Low Quality Playbook, Ripped Off Band-Aids In Small Cap - Transcript

Welcome to RBC’s Markets in Motion podcast, recorded August 15th, 2022. I’m Lori Calvasina, Head of US Equity Strategy at RBC Capital Markets. Please listen to the end of this podcast for important disclaimers.

Today in the podcast, a few thoughts on the composition of the snap back in stocks, where the earnings band-aid may have been ripped off within Small Cap, and the thing that caught our eye in last week’s University of Michigan consumer sentiment survey.

Three big things you need to know: First, low quality has started to work within Large Cap, something that’s frustrating investors, but began for Small Cap in June and typically happens after stocks have found their mid recession bottom. Second, we’ve been getting asked by Small Cap investors about where earnings sentiment has been most depressed within the Russell 2000 – similar to Large Cap it’s a number of key consumer/Tech/cyclical groups. Third, what jumped out most in terms of our sentiment indicators last week is that consumers of all political affiliations are feeling a little bit better in August, helping consumer sentiment stabilize a bit in the University of Michigan survey.

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Now, the details.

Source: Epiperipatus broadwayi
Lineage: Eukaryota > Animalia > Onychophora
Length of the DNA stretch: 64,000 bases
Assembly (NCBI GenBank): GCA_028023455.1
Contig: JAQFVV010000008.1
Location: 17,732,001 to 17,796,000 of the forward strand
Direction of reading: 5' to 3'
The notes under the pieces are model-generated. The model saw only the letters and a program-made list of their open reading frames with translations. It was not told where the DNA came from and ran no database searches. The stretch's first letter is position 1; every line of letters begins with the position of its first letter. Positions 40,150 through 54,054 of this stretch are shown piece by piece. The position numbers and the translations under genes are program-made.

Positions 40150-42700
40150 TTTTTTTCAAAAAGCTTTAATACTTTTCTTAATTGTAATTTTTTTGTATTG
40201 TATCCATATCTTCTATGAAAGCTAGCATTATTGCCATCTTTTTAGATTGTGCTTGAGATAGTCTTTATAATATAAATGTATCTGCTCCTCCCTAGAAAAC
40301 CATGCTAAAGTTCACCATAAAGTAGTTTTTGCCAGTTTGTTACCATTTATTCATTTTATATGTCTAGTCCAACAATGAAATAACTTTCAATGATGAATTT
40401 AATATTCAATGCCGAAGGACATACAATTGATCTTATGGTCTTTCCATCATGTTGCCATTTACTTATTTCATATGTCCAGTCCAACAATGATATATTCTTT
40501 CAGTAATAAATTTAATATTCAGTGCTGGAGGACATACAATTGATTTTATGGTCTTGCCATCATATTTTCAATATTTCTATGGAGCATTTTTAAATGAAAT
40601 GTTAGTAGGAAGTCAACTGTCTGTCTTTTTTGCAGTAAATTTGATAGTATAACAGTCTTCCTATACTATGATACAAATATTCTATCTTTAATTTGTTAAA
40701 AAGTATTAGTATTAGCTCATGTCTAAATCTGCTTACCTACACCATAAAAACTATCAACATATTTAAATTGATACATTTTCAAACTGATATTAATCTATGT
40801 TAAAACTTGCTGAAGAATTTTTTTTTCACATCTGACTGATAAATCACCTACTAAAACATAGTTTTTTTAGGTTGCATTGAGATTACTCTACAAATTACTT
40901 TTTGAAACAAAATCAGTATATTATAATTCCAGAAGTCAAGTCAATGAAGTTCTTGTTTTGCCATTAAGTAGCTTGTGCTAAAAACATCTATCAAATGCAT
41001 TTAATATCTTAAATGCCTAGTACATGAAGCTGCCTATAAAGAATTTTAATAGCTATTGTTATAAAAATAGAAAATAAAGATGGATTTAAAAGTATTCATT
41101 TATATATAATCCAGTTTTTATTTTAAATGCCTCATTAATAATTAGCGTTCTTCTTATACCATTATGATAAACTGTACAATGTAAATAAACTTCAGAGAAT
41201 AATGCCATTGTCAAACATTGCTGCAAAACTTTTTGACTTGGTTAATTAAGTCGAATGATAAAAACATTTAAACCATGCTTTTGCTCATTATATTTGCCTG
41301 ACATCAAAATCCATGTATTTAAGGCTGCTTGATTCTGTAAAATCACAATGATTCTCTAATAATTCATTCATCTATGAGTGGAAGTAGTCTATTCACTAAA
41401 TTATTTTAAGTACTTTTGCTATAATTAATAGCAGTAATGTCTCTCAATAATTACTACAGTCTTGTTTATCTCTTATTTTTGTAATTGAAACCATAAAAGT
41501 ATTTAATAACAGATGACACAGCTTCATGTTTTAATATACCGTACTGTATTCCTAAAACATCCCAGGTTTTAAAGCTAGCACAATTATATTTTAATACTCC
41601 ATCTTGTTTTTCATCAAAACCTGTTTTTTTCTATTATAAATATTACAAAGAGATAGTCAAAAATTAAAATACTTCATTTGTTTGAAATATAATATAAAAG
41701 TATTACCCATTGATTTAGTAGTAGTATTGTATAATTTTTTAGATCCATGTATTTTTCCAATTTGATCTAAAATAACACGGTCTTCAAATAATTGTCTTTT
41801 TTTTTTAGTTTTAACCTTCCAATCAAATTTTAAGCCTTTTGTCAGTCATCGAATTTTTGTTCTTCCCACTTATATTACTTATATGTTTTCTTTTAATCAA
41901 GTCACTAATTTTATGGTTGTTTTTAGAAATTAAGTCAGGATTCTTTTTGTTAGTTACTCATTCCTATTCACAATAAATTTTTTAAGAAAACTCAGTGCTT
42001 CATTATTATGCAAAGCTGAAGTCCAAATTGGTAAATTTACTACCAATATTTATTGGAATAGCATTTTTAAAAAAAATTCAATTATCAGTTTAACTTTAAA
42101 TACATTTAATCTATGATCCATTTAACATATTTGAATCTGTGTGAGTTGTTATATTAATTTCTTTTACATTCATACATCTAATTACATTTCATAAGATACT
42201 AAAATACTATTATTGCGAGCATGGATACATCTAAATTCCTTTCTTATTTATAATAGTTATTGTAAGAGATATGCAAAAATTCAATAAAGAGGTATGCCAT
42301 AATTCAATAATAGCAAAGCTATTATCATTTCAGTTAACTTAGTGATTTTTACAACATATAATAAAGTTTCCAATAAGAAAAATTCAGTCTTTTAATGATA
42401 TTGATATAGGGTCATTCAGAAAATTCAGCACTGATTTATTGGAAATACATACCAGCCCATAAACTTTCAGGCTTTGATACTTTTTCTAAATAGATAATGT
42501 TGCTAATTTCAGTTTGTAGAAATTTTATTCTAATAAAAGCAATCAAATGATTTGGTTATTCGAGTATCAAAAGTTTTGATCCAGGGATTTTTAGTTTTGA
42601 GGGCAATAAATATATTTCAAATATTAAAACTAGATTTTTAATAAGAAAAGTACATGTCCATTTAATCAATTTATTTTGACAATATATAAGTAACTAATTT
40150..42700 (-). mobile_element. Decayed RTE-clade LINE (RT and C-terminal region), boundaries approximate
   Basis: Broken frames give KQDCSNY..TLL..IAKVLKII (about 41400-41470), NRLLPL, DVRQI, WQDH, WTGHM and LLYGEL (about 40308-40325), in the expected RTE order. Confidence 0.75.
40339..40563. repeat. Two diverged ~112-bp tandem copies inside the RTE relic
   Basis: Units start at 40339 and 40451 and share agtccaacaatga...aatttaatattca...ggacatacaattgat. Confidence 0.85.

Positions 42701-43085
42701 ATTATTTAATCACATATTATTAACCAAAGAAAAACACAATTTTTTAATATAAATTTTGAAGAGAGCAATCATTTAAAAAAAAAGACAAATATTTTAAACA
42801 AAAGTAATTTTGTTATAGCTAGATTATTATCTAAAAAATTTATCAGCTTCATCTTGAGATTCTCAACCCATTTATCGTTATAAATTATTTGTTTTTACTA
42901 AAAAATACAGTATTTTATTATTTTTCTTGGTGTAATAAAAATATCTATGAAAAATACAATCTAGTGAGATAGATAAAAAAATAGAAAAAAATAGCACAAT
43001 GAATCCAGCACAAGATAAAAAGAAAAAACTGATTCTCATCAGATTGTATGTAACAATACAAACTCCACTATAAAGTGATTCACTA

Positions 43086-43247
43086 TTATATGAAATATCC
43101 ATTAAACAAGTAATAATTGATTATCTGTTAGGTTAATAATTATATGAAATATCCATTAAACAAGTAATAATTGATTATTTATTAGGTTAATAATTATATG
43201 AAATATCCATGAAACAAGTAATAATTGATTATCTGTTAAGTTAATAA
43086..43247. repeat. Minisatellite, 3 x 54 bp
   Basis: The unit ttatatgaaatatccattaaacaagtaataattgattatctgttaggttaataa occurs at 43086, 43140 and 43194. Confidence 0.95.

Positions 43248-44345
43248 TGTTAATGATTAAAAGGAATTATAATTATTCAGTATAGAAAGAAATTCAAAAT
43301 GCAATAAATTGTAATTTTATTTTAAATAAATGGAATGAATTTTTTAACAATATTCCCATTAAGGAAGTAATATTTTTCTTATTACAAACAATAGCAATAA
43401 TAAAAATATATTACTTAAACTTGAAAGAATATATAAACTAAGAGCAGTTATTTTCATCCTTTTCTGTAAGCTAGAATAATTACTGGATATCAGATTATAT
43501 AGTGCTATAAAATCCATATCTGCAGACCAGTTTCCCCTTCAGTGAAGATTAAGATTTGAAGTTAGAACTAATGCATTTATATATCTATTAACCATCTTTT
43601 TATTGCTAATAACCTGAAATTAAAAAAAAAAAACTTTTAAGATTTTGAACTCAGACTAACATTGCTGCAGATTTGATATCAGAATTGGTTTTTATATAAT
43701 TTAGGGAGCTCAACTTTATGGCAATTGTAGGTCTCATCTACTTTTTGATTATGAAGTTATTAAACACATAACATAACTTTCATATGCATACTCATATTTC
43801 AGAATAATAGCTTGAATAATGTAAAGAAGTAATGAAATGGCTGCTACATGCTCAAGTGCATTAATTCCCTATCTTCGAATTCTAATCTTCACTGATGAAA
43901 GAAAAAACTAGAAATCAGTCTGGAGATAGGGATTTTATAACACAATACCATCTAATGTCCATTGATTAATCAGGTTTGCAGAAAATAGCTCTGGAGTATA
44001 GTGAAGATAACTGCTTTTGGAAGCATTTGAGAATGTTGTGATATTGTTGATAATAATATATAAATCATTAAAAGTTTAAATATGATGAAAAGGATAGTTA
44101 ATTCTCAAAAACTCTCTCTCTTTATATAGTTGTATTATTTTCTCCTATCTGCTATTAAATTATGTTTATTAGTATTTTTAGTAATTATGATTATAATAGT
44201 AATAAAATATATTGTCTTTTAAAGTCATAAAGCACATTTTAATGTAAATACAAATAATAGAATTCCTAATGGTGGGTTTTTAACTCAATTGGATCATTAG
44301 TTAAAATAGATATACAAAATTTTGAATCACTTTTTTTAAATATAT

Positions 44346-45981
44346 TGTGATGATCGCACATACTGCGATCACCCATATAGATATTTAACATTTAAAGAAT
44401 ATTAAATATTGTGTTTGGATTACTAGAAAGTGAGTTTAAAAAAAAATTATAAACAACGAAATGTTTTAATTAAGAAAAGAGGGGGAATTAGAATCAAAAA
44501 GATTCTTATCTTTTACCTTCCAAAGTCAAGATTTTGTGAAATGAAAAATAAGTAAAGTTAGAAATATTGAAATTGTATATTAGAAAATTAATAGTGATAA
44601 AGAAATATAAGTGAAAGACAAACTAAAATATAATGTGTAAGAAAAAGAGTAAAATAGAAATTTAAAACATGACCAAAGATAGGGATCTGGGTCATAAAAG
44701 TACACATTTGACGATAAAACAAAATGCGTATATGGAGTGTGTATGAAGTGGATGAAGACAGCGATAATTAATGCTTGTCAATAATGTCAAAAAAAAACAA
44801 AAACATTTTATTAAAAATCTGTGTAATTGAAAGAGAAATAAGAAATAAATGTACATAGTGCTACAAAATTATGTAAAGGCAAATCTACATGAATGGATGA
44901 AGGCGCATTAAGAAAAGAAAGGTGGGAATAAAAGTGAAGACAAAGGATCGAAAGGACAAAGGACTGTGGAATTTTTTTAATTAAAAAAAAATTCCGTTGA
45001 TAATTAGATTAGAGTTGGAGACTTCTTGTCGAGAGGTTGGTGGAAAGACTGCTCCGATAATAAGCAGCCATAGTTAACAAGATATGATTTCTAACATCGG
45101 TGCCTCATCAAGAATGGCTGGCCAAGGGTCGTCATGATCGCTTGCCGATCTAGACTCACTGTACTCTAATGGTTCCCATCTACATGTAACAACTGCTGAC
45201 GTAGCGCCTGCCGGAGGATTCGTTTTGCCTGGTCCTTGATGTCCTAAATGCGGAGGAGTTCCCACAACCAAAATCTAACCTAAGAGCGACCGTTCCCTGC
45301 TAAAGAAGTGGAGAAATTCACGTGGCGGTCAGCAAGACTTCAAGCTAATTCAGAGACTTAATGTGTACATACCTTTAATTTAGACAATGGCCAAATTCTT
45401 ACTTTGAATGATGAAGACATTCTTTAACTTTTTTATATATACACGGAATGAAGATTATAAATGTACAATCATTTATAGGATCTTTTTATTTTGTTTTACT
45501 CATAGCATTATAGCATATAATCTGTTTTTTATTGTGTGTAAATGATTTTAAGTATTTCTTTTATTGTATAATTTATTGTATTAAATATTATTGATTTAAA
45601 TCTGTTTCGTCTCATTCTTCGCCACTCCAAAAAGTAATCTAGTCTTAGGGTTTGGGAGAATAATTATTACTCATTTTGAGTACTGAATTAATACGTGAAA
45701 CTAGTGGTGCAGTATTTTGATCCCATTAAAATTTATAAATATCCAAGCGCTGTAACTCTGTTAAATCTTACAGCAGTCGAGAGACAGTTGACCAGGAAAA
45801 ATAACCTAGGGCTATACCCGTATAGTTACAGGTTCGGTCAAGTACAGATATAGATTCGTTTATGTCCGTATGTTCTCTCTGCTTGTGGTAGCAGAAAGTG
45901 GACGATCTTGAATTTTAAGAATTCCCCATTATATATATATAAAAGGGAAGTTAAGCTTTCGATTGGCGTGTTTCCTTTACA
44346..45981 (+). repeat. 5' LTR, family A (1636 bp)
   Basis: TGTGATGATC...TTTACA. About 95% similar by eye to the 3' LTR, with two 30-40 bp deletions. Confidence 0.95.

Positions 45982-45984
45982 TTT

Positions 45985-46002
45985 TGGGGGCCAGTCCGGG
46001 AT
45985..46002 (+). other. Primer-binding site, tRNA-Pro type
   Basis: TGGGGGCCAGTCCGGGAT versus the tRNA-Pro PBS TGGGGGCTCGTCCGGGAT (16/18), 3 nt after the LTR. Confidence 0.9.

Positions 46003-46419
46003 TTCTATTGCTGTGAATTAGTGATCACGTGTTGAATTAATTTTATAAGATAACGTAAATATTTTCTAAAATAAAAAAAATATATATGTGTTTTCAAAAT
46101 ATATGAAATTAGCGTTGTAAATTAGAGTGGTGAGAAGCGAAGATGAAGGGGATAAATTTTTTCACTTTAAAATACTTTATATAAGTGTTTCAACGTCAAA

Takeaway #1: Low quality is starting to work within Large Cap.

  • Last week we got an earful about how frustrated investors are with the snapback in stocks and the composition of the rally.
  • Our charts of the week highlight how the low quality trade – low ROE, negative earners, and highly shorted names – has recently and suddenly started to outperform within the Russell 1000 after an extended period in which the higher quality versions of these factors were in the drivers seat.
  • While we understand the frustration that many investors feel, since few active managers like to market themselves as stewards of low quality stocks, we think it’s important to remember two things.
    • First, while high quality tends to outperform over time, low quality tends to outperform coming out of recessions within Large Cap.
    • Second, a low quality bias to performance already started within Small Cap in June. What’s happening in Large cap is a broadening, not a beginning.
  • While we have a great deal of sympathy for the pain many institutional investors are feeling, the fact that this tenet of the historical recession recovery playbook is playing out leaves us feeling more confident that mid June may end up being the market low. What’s playing out now is simply what happens after markets make their mid recession low.

Moving on to takeaway #2: In terms of top questions, we’ve been getting asked by Small Cap investors about where earnings sentiment has been most depressed within the Russell 2000 – similar to what we are seeing in Large Cap it’s been a number of key consumer/Tech/cyclical groups.

  • Last week the charts that were catching the most attention in our meetings and calls highlighted which industries within the Russell 1000 (Large Cap) universe have looked most beaten up on the rate of upward EPS estimate revisions.